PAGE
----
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Fruit Tree Pollination.

Most fruit trees in the UK are not self fertile and require cross pollination in order to produce fruit.   Some apples and pears are described as being self fertile, but when cross pollination occurs, a better set occurs.

Apples are only pollenated with pollen from other apple trees; pears are only pollenated with pollen from other pear trees etc.  Pear trees do not pollinate apple trees and apple trees do not pollinate pear trees.

People are put off by what appears to be a complicated system.  Generally fruit trees are happily pollinated in a garden setting because neighbours have fruit trees too. However if problems are being encoutered consider the following.

Apples, typically, are in blossom for 7 around days during which they come into flower, reach their peak and then tail off.  Through studying the flowering habit of the trees, dates have been identified as to when the tree is at full bloom and thus at optimal pollination.  For successful pollination to occur, cultivars should be grown that are in blossom some 4 days before or 3 three days after full bloom.  For amateur gardeners this can appear confusing so the RHS adopted a grouping system similar to that outlined below.  Some texts use letters to destinguish the groups, others numbers; either way they refer to the same thing.  Whilst the timings may be slightly out in the North of the country, the general pattern applies.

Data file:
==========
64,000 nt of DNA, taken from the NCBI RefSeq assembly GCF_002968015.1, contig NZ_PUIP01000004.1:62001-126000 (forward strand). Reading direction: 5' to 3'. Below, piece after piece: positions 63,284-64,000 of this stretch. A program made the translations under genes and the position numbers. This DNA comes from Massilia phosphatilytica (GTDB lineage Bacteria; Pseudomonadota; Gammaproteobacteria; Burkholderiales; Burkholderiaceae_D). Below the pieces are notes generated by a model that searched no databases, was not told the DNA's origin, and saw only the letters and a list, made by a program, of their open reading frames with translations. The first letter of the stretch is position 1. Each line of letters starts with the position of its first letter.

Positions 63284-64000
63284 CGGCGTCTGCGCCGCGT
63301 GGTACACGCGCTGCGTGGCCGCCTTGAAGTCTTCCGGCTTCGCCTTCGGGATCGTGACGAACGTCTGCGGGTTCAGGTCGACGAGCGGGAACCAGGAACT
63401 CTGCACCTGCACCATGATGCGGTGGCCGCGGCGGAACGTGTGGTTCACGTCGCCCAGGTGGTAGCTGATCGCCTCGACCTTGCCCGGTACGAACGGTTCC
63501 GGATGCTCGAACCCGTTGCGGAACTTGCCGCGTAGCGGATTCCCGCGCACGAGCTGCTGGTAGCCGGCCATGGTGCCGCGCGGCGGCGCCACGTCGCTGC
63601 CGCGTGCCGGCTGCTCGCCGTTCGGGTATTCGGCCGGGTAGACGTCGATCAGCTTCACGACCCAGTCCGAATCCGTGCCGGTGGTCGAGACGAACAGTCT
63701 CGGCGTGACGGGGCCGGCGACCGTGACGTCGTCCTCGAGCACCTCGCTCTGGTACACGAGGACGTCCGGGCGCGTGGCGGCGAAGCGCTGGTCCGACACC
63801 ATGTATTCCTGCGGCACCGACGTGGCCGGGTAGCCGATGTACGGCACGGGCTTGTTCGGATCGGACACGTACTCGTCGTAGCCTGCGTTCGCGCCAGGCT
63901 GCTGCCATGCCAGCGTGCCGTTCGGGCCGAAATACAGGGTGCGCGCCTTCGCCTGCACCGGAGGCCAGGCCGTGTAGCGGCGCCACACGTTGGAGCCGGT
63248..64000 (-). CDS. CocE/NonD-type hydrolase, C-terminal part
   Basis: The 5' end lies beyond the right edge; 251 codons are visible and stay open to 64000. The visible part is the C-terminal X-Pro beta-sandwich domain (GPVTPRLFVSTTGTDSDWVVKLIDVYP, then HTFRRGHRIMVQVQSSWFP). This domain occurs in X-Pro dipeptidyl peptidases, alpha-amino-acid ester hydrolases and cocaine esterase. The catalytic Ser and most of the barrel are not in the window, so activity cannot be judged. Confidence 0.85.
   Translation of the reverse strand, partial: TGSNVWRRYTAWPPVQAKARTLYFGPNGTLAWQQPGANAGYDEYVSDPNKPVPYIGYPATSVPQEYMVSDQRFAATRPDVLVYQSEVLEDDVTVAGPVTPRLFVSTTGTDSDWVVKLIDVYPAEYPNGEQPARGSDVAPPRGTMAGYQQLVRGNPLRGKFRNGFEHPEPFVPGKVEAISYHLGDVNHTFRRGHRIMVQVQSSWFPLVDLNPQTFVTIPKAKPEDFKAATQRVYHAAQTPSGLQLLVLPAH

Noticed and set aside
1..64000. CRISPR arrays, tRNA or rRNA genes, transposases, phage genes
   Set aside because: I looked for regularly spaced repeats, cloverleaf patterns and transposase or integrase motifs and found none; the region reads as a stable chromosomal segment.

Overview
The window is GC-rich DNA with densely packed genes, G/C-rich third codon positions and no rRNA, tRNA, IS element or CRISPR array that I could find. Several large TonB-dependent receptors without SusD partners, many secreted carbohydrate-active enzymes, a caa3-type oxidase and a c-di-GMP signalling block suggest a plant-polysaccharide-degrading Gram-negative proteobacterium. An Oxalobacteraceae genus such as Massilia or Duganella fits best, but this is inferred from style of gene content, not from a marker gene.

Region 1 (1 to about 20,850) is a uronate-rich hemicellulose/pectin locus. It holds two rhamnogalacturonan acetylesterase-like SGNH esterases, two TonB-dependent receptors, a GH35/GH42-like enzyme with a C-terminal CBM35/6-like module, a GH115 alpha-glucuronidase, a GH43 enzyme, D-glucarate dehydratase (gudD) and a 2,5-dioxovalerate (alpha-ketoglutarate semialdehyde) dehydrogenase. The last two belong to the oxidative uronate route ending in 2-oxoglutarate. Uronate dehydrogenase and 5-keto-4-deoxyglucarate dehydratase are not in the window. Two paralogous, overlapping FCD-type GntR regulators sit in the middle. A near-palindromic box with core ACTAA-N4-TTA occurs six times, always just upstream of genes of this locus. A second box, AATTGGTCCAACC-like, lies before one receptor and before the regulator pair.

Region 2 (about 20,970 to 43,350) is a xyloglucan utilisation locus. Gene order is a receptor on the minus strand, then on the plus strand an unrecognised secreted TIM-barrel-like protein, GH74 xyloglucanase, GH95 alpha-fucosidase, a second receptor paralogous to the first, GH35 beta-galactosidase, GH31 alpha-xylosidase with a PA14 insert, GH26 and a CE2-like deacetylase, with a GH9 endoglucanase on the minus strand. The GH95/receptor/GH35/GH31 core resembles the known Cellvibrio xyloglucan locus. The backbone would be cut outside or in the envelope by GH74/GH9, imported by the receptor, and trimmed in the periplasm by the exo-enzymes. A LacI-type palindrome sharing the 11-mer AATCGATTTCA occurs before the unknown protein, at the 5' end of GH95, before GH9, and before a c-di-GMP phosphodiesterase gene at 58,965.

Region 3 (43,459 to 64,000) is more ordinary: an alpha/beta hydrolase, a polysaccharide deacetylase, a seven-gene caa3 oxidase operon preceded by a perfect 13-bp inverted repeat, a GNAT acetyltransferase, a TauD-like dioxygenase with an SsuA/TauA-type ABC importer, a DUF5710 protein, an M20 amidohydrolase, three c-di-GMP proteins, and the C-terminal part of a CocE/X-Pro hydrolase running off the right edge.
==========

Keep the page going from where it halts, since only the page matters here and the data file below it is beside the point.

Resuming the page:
• Group 1 – Early flowering,                      1st to 5th May e.g. Gravenstein
  • Group 2 –                                                  4th to 7th May e.g. Egremont Russet
  • Group 3 – Mid-season flowering,           8th to 11th May e.g. St Edmunds Pippin,
  • Group 4 – Mid/late season flowering, 12th to 15th  May e.g. Annie Elizabeth
  • Group 5 – Late flowering,                     16th to 18th May e.g. Braeburn, Reinette d'Orléans
  • Group 6 –                                                19th to 23th May e.g. Edward VII
  • Group 7 –                                                24th to 28th May e.g. Court-Pendu Plat
The weather has an impact on as to when the trees come into blossom and the above timings may be earlier or later according to the season. 

Cultivars may be pollinated by other cultivars in the same group or those in adjacent groups, so St Edmunds Pippin may be pollinated by other cultivars in group 3 and those in groups 1 and 3.  The reason for this is that flowering times overlap and not by just the day indicated above.  To confuse, some texts and nurseries do assign different pollination groups to  cultivars, so it can be worth a little research.